Cook and crew started work in the fall of 2013. It was a formidable undertaking. “In the end it’s execution that matters,”Cook says. “I could not have accomplished this by myself. It took everyone working together to make this building what you see today, with the history preserved for all Phoenicians.”

Robert Graham, principle of Phoenix-based Motley Design Group, oversaw the redesign. “The thing I really love about that project... there’s a story in almost every little detail,” he says. “For example, all the cast stone ornamentation that was on the side of the building fell off somewhere around 1950 – we don’t really know when, because we don’t have enough photographs to pin that down. We had the original architectural drawing from 1927 – it was in the Republic – and it was a pretty sketchy architectural drawing. You could see the general impression of what the ornamentation was supposed to look like, but not any of the detail.”

Photos by James Stewart; DCM interior before and after renovations

So Graham says they created a modern replica: “While it follows the general pattern and shape of what the original ornament was, it’s got all sorts of modern things up there, like tires and pieces of old cars... things they wouldn’t have done in 1927.”

With help from a $250,000 grant from the Historic Preservation Office, the team was able to make reconstructions to reclassify the building as historic, and complete renovations that incorporated original parts of the building – like the showroom floor tile and exposed red brick walls downstairs – and modern aesthetic tributes to the building’s history, like a 4,200-square-foot mezzanine embedded with a giant metal sculpture of an automobile grill and the Art Deco sconces that adorn the sides of the booths on the patio.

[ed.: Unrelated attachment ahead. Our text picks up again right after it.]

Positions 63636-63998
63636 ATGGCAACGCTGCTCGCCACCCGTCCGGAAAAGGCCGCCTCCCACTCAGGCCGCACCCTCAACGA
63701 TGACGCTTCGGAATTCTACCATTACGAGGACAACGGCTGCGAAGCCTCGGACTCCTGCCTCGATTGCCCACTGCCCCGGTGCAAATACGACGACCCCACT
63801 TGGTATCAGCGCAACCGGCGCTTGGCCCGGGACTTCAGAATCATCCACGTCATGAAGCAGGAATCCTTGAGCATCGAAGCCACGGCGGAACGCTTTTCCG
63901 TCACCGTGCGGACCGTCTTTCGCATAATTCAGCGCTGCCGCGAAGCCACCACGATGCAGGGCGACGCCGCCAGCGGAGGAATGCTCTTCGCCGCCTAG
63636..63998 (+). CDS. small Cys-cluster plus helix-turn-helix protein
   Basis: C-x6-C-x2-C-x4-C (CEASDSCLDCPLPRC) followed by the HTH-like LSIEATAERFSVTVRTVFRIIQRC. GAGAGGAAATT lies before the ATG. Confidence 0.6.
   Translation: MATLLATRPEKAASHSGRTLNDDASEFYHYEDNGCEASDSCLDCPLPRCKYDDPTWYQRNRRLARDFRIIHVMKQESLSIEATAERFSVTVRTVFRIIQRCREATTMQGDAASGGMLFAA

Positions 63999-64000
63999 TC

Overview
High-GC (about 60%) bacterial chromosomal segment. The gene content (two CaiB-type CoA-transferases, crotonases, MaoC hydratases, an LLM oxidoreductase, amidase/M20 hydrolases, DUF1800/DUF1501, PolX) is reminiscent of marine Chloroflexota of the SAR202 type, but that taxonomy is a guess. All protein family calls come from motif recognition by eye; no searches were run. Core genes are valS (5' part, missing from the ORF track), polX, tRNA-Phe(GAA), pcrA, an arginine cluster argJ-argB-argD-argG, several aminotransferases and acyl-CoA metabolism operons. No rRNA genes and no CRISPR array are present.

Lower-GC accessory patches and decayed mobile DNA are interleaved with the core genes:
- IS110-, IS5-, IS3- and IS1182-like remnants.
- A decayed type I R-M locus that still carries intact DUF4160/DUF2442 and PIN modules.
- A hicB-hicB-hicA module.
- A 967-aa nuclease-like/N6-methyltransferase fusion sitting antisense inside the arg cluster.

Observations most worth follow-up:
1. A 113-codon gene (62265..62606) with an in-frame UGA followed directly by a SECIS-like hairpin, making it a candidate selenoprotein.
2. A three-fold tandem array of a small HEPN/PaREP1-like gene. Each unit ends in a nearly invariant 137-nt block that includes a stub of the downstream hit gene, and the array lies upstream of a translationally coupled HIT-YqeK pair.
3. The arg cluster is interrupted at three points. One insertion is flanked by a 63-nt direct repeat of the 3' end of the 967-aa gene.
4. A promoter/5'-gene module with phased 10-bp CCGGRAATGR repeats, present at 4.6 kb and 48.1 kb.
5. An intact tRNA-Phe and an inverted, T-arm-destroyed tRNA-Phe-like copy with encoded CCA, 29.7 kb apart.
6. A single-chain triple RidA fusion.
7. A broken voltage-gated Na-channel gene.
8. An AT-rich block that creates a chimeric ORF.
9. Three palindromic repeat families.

Photos by James Stewart; DCM interior before and after renovations

Arcadia-based Mackenzie Collier Interiors handled furnishing of the space and decorative touches. “The DeSoto creative team meditated on the idea of Art Deco design crumbling at the onset of the Great Depression,” Collier explains. “We also considered the streamline modern automotive designs that dominated the design world in later years. We knew this incredible building had a very important story to tell.”

 

 

 

Design Diaspora

There’s a hidden mini-museum of Downtown Phoenix’s bygone buildings in DeSoto Central Market, incorporated piecemeal throughout the gastrohall’s decor.
Lighting fixtures salvaged from the Walsh Brothers Office Furniture building cast a soft upward glow from the edge of the mezzanine above the bar. Motley Design Group renovated the old furniture store at 28th and Washington streets in 2013. It’s now the Arizona Opera Center. “They were originally downlights over the storefront display areas,” chief architect Robert Graham says. “They had been sitting in boxes in my office for two years, looking for the right place [for me] to put them.”

 

Photos by Angelina Aragon

The coffee bar is partially barricaded by a terra cotta corner piece of the façade from the Luhrs Central building. The two-story office building was constructed in 1914 and demolished in 2014 to make way for an $80 million Marriott high-rise hotel, slated to open in late 2016. The drinking fountain on the second floor of DeSoto Central Market was also rescued from Luhrs Central.

 

Photos by Angelina Aragon

Slices from out-of-state structures literally lie at every door. With the exception of the reproduction doors in the back-bar wall, every door – fallow wood portals with single, textured glass windows – comes from a courthouse in Missoula, Montana. DeSoto building owner Ken Cook had them in storage for years. “Like the lights, he was just looking for a place to use them,” Graham says. “It was a 1930s courthouse, so that fit right in with the Depression-era theme we established for the interior.”